‘Now,’ she said and she produced rye and bitters and cherries and olives and gin and two kinds of vermouth, dry and sweet, and then she backed up against a table and put her hands behind her and clasped the edge of the table and watched me, her body tight against her dress.
I mixed drinks. And set them up on the washtub and I looked at her and she didn’t move and I looked again and I don’t know which of us was breathing more heavily.
–Henry Kane, Martinis and Murder
November 21, 2014
This bubbly beaut is ideal all through the fall holidays – a time which is, also, surprise, surprise, owl time. But the drink (as opposed to the feathered friend) is also bursting with some fall flavors: cranberries, bubbly, juniper, and, cherries. Okay, the latter may be pushing it, but as someone with a cherry tree, I tend to have them more in the fall after the harvest in the summer. Here, too, the cherry is represented by the Old Ballard Liquor Co.’s amazing Cherry Bounce, which is good anytime. The cranberries come in thanks to the Fee Brothers bright cranberry bitters, the juniper from our old friend gin (here, I went with Voyager gin), and the bubbly from Valle Calda Prosecco DOC (Prosecco being the wonderful Italian sparkling wine). The Valle Calda DOC is slightly fruity with a dandy effervescence, like an owl with a really serious hoo, hoo. It all adds up to a wonderful drink.
The Owl’s Wink
1 ounce Voyager gin
3/4 ounce Cherry Bounce
3 dashed Fee Brothers Cranberry bitters
3 ounces chilled Valle Calda Prosecco DOC
1. Fill a cocktail shaker or mixing glass halfway full with cracked ice. Add the gin, Cherry Bounce, and bitters. Stir well.
2. Strain into a flute glass or any glass with an owl on it. Add the Prosecco. Stir, carefully, working to combine all ingredients.
A Note: If your Prosecco isn’t chilled enough, feel free to add an ice cube or frozen cranberries at the end.
March 5, 2012
Those who known me well (or who have ever met me, or ever read this blog, cause honestly, I’m somewhat of an open book, and have been known to go along and along and along a bit, even though you may have a hard time beliving that now) know that I spent my formative drinking years, if not my formative cocktail-creating years, in Kansas. Which may lead you to hypothizing that this particular mix was monikered after the big city in northeastern corner of that state. But, mysteriously, it’s not. Hah! And neither is it named after the ingredients (which include scotch, some homemade cherry hazelnut bitters, and superstar and super-misprounced Italian sweet vermouth Carpano Antica). Hah! Instead, it’s named after two separate gentlemen. First, a fella named Ken who writes the Price Family Farms blog (when he has time and sunshine) and who created those homemade bitters alluded to just two sentences before this one. And secondly, a fella named Callanan (first name Dave, but don’t stalk him or anything). They both seemed to need strong drinks, and while at least the latter, Dave, strays more towards beer (don’t hold it against him as he’s still quite rad), I figured neither would turn down having a drink that boasted a serious wallop of blended scotch with the edges slightly sanded by the stitch-sweet and herbally Carpano and the also-a-hint-cuddly-but-boastin -nutty-goodness-bitters named after them. Who, in their right mind, in Kansas or anywhere else would turn that down though? No-one in their right mind, that’s who.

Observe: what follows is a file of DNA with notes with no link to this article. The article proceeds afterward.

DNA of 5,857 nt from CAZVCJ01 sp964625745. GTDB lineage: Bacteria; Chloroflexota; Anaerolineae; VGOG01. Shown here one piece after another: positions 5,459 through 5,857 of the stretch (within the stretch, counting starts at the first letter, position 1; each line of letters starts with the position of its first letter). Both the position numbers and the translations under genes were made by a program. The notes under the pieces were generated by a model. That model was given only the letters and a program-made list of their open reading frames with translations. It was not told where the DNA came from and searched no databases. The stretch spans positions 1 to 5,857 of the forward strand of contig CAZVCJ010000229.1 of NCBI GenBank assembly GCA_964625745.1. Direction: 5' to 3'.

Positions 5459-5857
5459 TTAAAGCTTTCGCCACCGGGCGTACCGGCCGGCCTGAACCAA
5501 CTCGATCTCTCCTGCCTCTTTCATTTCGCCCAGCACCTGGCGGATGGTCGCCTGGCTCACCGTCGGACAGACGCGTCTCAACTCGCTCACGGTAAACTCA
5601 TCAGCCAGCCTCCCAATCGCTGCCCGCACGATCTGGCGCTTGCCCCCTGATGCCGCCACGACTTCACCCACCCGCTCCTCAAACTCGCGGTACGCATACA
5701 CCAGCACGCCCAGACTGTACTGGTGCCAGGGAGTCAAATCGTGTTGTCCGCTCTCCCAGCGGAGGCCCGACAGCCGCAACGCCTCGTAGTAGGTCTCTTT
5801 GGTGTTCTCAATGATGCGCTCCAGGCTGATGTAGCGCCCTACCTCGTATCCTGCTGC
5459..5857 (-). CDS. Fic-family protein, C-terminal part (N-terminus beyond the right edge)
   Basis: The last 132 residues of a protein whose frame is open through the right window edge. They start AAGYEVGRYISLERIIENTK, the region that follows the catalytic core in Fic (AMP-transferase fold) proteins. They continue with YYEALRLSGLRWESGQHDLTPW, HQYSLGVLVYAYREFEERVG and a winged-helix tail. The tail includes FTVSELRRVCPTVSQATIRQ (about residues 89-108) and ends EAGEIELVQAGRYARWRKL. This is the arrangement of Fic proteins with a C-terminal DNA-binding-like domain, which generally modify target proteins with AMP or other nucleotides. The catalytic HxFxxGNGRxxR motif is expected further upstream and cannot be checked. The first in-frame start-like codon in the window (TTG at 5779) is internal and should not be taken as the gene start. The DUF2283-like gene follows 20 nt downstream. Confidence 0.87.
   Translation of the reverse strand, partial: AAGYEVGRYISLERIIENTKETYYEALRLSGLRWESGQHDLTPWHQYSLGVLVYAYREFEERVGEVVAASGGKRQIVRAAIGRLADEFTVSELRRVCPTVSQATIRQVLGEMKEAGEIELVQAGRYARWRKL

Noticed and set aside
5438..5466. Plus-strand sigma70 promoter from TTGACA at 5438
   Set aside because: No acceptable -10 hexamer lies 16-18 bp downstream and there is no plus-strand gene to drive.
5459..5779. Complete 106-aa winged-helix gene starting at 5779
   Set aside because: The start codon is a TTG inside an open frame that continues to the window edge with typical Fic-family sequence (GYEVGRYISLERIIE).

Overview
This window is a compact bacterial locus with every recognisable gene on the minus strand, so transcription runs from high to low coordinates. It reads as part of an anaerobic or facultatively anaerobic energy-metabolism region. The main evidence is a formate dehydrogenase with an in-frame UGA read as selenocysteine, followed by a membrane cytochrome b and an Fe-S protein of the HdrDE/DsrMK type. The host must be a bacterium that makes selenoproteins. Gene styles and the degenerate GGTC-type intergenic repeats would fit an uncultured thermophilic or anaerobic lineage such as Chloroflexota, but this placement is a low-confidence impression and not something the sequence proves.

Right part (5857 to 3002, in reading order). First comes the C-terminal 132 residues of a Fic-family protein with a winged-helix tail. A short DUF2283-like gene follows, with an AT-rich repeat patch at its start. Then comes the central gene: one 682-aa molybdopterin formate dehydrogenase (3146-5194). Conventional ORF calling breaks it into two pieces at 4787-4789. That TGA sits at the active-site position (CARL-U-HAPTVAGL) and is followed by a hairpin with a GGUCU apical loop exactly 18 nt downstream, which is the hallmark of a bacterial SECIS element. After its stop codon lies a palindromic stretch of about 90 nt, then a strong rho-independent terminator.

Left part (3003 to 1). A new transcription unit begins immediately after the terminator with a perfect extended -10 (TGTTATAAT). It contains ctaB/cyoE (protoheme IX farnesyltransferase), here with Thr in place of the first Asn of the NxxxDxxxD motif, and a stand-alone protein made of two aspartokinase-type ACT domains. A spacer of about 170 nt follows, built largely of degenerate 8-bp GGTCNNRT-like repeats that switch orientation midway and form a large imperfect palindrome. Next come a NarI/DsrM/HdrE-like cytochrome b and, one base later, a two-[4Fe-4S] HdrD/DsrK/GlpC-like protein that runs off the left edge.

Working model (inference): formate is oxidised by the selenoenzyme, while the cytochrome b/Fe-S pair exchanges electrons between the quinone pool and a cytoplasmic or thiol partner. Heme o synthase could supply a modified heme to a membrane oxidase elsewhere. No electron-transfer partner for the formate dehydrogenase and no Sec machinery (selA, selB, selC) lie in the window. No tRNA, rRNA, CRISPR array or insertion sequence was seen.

2 ounce blended scotch (I’ve been enjoying the famous Famous Grouse here)
1 ounce Carpano Antica
2 healthy dashes cherry hazelnut bitters
1. Fill a cocktail shaker or mixing glass halfway full with cracked ice. Add all the ingredients. Stir well.
2. Strain into a cocktail glass.
A Note: Want your own cherry hazelnut bitters? Well, go on over to Price Family Farms and beg for the recipe.
A Second Note: Feel this absolutely has to have a garnish? Try a really good brandied or whiskied cherry if you can find one.